For example, in the Middle Eastern countries I grew up in, the shopkeeper may invite you in to sit down and have some tea, and then you will have a un-rushed (probably extensive) discussion about various topics and items in the store. Don't expect to blaze in, yelling that you intend to buy the item at 1/10th the price, and be out in 30 seconds. Not only is that rude, but also you definitely won't get a discount. If there's something that you know you would like to buy, ask around and/or search online to figure out a fair price for that item, and then be polite but firm in mutually deciding on a reasonable price. Also recognize that your first time around, you may end up paying more or leaving with significantly more things than you planned to. Bargaining is kind of a choreographed dance of going back and forth, bantering, strategically revealing information, and drinking tea. It is something that will become more natural with time and you will learn to recognize when you might be getting taken advantage of, as well as understand the norms.
3. Be very cautious about "voluntourism". First of all, I really don't like that word, but it's the popular term to describe the vast range of organizations that are set up to connect international volunteers with work abroad. Unfortunately, despite the promising description, these organizations fall all along the spectrum from those that are doing good, community-centered work to those that are blatantly harmful to the communities they work in. Be particularly careful about any experience that would have you volunteering with children, displaced people, or any other vulnerable population, as these are at particular risk of being exploitative and harmful to the people they purport to help. Some questions to ask yourself before participating in a trip that might be classified as "voluntourism": are you contributing a real and needed skill to the community? Is this project designed primarily for the benefit of the volunteer? Will the project exist in isolation, or is it part of a larger and long-term plan? Who will you be working with? How is the local community involved in the project? Who will benefit monetarily from this project?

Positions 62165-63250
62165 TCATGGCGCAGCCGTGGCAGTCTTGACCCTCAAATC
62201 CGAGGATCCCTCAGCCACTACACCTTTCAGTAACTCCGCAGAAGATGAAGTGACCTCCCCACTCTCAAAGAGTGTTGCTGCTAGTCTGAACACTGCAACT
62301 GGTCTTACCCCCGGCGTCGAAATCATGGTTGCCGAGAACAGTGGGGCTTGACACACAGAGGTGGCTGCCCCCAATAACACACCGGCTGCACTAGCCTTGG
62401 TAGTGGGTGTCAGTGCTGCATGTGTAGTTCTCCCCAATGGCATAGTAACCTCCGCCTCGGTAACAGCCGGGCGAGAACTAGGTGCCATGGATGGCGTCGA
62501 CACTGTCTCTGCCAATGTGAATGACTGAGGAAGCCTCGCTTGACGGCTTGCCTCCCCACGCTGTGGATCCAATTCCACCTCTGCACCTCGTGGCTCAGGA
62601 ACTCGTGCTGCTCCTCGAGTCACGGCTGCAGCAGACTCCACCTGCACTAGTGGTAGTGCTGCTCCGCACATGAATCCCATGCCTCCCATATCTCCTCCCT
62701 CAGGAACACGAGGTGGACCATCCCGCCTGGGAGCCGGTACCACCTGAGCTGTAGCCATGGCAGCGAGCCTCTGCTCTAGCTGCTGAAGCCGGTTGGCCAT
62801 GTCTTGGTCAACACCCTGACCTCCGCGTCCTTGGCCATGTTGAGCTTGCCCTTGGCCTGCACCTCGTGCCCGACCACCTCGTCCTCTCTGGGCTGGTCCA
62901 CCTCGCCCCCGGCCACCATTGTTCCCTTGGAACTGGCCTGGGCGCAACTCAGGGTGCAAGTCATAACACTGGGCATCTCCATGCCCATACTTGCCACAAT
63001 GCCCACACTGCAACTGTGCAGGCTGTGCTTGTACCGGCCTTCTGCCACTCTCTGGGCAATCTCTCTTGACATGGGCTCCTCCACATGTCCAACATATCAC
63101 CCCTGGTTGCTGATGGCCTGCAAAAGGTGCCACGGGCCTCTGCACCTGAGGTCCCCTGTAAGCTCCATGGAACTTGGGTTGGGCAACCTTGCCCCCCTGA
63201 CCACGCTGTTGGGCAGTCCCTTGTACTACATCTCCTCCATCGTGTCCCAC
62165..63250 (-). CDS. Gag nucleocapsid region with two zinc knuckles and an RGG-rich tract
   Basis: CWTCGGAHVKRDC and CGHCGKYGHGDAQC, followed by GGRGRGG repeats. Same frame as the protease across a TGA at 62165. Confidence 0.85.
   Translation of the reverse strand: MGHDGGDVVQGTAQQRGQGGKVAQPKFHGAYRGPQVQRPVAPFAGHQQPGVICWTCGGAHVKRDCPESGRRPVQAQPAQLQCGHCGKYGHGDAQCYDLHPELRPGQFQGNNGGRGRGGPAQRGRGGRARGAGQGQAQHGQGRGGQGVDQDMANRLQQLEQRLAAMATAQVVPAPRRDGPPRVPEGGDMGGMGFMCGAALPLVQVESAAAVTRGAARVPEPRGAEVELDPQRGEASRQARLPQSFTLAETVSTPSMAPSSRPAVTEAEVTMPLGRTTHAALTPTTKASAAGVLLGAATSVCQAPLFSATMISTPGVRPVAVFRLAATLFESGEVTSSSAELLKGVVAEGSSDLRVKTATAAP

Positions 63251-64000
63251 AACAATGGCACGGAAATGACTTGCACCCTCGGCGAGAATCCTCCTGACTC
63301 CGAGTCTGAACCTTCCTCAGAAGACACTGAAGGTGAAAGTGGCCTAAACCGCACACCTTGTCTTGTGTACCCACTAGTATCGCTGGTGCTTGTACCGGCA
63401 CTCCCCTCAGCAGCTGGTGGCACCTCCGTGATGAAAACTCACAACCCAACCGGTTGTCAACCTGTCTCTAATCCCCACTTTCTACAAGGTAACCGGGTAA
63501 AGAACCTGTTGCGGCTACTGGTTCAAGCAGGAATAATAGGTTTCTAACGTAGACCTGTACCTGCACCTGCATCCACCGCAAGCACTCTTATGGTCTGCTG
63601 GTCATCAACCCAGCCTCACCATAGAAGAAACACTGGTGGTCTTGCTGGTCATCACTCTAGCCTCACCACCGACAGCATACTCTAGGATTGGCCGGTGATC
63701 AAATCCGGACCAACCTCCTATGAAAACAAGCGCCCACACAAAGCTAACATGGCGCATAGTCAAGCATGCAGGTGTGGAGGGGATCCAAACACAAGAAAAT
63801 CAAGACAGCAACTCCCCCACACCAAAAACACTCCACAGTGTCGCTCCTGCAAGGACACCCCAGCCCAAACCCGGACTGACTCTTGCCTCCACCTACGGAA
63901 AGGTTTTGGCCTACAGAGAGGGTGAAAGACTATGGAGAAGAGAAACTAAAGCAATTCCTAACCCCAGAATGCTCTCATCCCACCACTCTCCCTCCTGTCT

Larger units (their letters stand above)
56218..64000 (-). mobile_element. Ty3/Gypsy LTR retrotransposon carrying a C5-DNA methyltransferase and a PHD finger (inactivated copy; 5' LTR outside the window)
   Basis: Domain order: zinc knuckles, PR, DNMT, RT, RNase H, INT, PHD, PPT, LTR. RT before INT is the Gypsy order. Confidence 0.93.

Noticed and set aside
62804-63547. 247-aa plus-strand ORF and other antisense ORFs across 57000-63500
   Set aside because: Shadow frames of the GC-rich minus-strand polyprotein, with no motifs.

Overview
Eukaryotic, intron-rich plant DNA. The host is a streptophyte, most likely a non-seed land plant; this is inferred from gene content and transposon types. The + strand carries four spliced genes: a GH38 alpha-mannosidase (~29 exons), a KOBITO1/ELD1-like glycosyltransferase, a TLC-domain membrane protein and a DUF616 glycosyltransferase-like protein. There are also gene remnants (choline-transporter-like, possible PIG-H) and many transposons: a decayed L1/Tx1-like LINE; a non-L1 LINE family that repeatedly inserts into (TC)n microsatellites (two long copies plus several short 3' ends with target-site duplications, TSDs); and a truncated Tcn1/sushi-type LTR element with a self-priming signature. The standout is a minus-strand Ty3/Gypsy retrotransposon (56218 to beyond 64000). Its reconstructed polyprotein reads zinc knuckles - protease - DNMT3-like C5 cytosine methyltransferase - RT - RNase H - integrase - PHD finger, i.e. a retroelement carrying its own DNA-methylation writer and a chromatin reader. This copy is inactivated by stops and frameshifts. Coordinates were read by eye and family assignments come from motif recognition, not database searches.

I personally have never gone on a trip that would fall in this category, so I can't speak much more about it from a personal perspective. If you are interested in volunteering your time while traveling, I have heard some good things about programs like "wwoofing" where volunteers stay with host families and work in exchange for food and housing. Additionally, researching local non-profits working by and for the community can often provide insight on ways you can donate and give back in meaningful ways.
4. Respect the environment. Don't litter (even if you see litter around), do research before visiting attractions that involve animals, don't engage in "poverty tourism" (going to impoverished areas or slums solely to take pictures of the area), and be thoughtful about how you portray your travels and the people who live there through social media. Pretty self explanatory. Treat the place you are visiting and the people who live there respectfully!
As always, feel free to comment any other points (or provide feedback on the ones above) and let me know if there are any questions I might be able to answer!